Carol Glenn: The motorsport pioneer in search of the next Lewis Hamilton
How two black trailblazers, from different ends of the motor racing spectrum, are trying to address the sport's lack of diversity
By Rob Jones
Last Updated: 02/10/20 5:24pm
Lewis Hamilton may not have equalled Michael Schumacher’s record of 91 Grand Prix victories at the weekend but Carol Glenn is determined he won’t be the last black motor racing record breaker.
As the first black woman to become a UK race official, Glenn is a trailblazer in her own right but is already looking to the future by focusing on the next Lewis Hamilton by setting up a new racing academy called Next Racing Generation Racing.
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"I'm hoping that's going to be my legacy," Glenn told Sky Sports News. "I've got ten or twelve drivers in karting and trying to get them to the next step into motorsport.
"It's not just about helping their racing though - it's also about helping circumnavigate going for interviews and their education.
"A lot of them are fourteen [years old] upwards so choosing the right subjects, making sure what college and university they are going to go to is important.
"Black kids need education as well as the people around them needing education and I've got good people around me.
"I'm hoping to help parents get through this maze and unravel that so we have a plethora of drivers coming through the system and we shouldn't have to wait ten years for another one."
Glenn is hoping to gain some financial support from Hamilton's own commission the world champion set up to improve equality in the sport.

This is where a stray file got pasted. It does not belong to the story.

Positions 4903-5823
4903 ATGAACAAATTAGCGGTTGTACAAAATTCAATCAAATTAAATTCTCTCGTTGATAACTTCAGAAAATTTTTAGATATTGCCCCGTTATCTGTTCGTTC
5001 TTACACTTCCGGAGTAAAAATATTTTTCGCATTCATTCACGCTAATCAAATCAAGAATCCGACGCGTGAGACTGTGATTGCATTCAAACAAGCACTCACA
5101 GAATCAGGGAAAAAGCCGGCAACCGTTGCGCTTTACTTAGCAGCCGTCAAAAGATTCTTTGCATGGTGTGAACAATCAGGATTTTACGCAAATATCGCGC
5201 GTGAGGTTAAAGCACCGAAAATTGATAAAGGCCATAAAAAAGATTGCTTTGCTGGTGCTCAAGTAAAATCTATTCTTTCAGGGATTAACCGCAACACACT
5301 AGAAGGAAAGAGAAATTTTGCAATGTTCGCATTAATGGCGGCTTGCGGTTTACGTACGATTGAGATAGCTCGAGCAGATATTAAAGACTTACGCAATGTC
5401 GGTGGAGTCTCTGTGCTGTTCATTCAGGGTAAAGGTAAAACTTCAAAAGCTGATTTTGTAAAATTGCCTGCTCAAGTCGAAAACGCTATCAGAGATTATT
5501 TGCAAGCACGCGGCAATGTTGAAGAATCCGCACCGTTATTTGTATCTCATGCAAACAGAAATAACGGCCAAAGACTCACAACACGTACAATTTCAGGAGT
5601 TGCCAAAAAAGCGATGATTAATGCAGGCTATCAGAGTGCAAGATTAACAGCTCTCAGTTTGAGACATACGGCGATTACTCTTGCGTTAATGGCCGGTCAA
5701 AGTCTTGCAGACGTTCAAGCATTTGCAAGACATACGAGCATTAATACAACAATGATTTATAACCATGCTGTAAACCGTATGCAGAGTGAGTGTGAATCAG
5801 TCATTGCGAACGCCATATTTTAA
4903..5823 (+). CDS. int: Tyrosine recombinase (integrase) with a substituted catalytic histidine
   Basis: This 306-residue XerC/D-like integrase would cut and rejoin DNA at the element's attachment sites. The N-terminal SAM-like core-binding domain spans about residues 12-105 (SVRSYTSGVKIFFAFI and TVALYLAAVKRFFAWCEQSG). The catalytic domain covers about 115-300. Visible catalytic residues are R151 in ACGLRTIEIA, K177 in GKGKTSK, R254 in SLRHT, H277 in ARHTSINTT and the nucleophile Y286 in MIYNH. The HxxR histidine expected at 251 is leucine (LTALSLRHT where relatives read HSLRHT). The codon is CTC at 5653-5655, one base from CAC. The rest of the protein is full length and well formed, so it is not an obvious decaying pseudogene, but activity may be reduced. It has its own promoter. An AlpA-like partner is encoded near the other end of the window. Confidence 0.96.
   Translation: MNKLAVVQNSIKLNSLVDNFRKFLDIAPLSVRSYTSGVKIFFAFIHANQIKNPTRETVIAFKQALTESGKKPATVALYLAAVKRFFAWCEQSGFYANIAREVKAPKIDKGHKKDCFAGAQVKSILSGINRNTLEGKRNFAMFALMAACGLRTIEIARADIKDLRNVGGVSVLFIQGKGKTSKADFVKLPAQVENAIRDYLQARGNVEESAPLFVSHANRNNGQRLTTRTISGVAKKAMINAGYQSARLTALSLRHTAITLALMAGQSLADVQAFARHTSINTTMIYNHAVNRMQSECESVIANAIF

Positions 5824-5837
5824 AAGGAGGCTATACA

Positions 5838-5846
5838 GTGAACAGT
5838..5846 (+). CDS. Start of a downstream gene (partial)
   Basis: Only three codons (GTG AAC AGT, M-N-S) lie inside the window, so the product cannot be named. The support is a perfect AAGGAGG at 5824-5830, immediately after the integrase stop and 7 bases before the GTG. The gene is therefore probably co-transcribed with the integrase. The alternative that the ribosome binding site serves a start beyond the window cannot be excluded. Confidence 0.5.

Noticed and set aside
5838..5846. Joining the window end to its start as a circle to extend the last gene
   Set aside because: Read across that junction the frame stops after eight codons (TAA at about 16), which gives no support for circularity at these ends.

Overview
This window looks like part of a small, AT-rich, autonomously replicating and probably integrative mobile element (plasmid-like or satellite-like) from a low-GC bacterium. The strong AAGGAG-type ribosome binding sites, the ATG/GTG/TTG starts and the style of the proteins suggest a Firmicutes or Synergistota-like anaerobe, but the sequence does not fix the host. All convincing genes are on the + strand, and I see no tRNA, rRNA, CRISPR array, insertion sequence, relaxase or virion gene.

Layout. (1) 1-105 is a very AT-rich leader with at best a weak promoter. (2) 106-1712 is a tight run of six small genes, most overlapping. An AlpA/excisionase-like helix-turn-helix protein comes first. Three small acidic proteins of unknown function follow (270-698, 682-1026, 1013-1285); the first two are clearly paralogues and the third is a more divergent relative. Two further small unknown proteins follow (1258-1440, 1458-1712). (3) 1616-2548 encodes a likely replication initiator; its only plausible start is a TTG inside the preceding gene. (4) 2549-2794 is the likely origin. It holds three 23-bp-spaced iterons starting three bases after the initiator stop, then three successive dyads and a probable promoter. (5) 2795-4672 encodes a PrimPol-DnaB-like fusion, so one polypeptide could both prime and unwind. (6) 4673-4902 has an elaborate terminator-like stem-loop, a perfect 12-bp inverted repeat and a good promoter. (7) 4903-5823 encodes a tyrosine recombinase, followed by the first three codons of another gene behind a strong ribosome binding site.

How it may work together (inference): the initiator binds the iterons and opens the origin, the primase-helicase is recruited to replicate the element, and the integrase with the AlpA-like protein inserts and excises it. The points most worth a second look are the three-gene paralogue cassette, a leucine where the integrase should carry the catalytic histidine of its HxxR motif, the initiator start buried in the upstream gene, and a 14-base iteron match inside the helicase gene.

Ahead of the Russian Grand Prix, Hamilton said: "Representation is insufficient across every skillset, from the garage to engineers in the factories and design departments. Change isn't coming quickly enough and we need to know why."
Glenn couldn't agree more, recounting her own experiences of racism and discrimination as she tried to make it into a sport that appears to be inaccessible to minorities.
"Because I used to live in Lewisham, south east London, people would look at me and wondering what I was doing and why I was there," Glenn said.
"They would say, 'careful, she might pinch the tyres from your car or the stereo'. I used to have jokes about my boobs, my bum - all those sexist and racist comments.
"It's quite hurtful because I'm not a gangster, I'm not a drug dealer and you can't say that all black people are those."
Glenn, who officiates at races across Britain and aims to become an F1 steward one day, also believes there is a significant lack of appreciation for the achievements of Hamilton.
Hamilton remains the only black driver in Formula 1 history and is currently on course to become world champion for a fourth successive year.
"He's not been a champion once or twice or three times, he's six-time world champion, but I think he gets the worst plaudits ever," Glenn added.
"He's not recognised; all people want to do all the time, what we call the 'Hamilton Haters' is put him down - nobody wants to talk about all the records he's broken.
"He's broken most of [Michael] Schumacher's records, he's broken most of [Ayrton] Senna's records.
"He is our greatest global driver but because he's black there's that sort of 'we can't quite support him because of his lifestyle, his money'. Schumacher, Senna they all had extravagant lifestyles but nobody made a big deal about that."